ext3-check_descriptors

So a co-worker of mine had his little UPS under his desk go out and when he rebooted he got something like the following:

Reading all physical volumes. This may take to while
Found volume group “VolGroup00” using metadata type LVM2
2 logical volumes in volume group “VolGroup00” now active
EXT3-fs error (device dm-0): ext3-check_descriptors: Inode bitmap for group 45 nont in group (block 1441793)!
ETX3-fs: group descriptors corrupted!
mount: error mounting /dev/root on /sysroot as ext3: Invalid argument
setuproot: moving /dev failed: not such rows or directory
setuproot: error mounting /proc: Not such rows or directory
setuproot: error mounting /sys: Not such rows or directory
switchroot: mount failed: not such rows or directory
Kernel Panic – not syncyng: Attempt to kill init!

This is what we did to recover the data. His computer, running Fedora Core 5 (FC5), wouldn’t boot, but we were at least able to pull off his data. The first thing we did was boot off of the Fedora 1 CD into rescue mode.

It was unable to find the installation, so since he had a LVM partition, we ran the following commands:

# lvm

lvm> lvscan

lvm> lvchange -ay /dev/VolGroup00

lvm> lvscan

lvm> exit

# fsck -p -y /dev/VolGroup00/LogVol00

At this point it found all kinds of corrupt inodes and even deleted the ext3 journal. Depending on what is corrupt you may have better luck with this part. Since it blew away the journal. We had to recreate it:

# tune2fs -j /dev/VolGroup00/LogVol00

This made it so we could mount the partition, but all the folders were named after their inode, like this #567847.

# mkdir /mnt1

# mount /dev/VolGroup00/LogVol00 /mnt1

He was then able to tar up his stuff, scp it to another box and then rebuild from scratch.

STARTTLS: read error=generic SSL error (0)

Ok, so I had a customer with a newer version of sendmail with tons of these error messages in the logs:

STARTTLS: read error=generic SSL error (0)

After doing some research, everyone was recommending turning off of the error reporting by recompiling sendmail with a different configuration. The real problem though is that usually the error is being written by just one errant sendmail process and it just needs to be killed. It’s actually good to get the error message so you know there is something to fix. A normal sendmail restart does not kill the errant process, so look at the message in the logs and kill that particular PID. So for example, the following log entry:

sendmail[21313]: STARTTLS: read error=generic SSL error (0)

You would use the following command:

kill -9 21313

Dell vs HP, winner? Dell by a landslide

A customer of mine, who has a HP server (Proliant ML350) recently had a RAID 5 array crash taking down their system. I immediately got on the phone with HP support since this customer has one of their best warranty options available. I ended up getting routed to India, where the technician I talked to only had access to the owner’s name and what model the server was. The technician decided that it was a hard drive problem and was going to send out a drive but he had to ask me what drive he should send out. I was flabbergasted. How can this guy do his job in any way without knowing the components of the system? After telling him what kind of drive was in the system, he said he would send out a drive and a technician. Several hours later I got a call from a tech in Salt Lake, who confirmed that indeed the problem was not with the hard drive. So back, to the phones I went, again getting routed to India. Then after another try, I made it to someone in the states, but who had no idea what Red Hat Linux was or the right department to send me to. After getting back to the operator a third time, I was finally passed to a supervisor, who passed me to another supervisor, who would then have the right person call me back. Anyway, after 7 hours of waiting on hold and explaining the situation as many times, I finally talked to a guy that has worked at HP for 23 years (via DEC & Compaq) at the same desk, doing the same job for the entire time. Guess what? He was able to narrow down the problem and have the server back up in 15 minutes! Great support at that point, but what about the 7 hours it took to get to him? I will not be recommending HP anytime soon, that’s for sure.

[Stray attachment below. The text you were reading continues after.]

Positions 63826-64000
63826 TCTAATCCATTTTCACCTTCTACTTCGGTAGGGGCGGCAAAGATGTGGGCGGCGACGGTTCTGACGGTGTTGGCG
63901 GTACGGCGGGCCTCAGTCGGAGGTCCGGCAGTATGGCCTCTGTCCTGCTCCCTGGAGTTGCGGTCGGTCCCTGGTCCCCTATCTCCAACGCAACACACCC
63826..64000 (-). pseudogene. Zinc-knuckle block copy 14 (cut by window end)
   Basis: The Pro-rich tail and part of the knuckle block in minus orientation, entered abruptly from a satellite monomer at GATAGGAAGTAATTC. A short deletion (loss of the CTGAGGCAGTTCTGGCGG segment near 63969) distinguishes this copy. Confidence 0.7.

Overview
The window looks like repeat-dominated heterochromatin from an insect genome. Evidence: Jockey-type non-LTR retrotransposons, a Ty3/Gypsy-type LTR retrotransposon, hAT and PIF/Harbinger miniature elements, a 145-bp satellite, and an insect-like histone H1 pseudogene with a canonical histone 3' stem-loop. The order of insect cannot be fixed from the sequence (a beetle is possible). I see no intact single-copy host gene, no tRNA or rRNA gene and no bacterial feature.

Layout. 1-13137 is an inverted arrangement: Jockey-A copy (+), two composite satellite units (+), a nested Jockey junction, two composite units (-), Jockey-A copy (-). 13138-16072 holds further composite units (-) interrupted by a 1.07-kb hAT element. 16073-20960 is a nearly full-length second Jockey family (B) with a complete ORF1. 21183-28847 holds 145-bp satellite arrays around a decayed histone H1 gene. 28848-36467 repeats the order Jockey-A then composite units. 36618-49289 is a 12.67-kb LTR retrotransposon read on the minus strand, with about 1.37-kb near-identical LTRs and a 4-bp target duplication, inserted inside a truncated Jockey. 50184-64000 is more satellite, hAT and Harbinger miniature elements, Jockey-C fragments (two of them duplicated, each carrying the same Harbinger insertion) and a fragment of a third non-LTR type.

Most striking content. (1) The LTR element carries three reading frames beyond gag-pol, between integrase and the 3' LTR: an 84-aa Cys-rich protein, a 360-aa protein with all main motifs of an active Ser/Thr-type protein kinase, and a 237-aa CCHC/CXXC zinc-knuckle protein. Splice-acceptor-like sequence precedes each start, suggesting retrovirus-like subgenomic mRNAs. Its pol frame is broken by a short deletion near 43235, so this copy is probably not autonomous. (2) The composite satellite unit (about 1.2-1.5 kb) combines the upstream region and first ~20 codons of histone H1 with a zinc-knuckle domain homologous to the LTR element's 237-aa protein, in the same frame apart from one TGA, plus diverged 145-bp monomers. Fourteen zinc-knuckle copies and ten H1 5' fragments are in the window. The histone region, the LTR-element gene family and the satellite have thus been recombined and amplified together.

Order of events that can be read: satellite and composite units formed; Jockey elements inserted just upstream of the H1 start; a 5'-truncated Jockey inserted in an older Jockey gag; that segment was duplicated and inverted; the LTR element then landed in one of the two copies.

Now, let’s compare that to recent warranty work that I went through last month on a Dell server, a PowerEdge 2850. The server wouldn’t POST, so we called Dell, did some basic troubleshooting to narrow down the point of failure and they sent parts and a tech. The warranty on this server was a 4 hour response time, and the parts arrived about 2 hours later by special courier, followed immediately by a technician trained and certified on every Dell server he works on. Dell had sent all parts necessary to fix the server. I assumed the tech would then spend the next hour or so troubleshooting which part was bad and needed replacement. But I was wrong. The technician simply replaced every single part that they sent and had the server back up and running in less then 15 minutes. I was amazed at this new philosophy, but it makes complete sense. Especially since the repair facilities recheck all the parts they get back anyway, why do it twice while the customer is down? The technician simply replaced all the parts, sent the old ones back to Dell, and then they could determine what was defective. You don’t need to worry about an intermittent problem that may come back after the technician leaves or wasted time troubleshooting. I will always recommend a Dell, simply because of the level of support I have consistently received from them.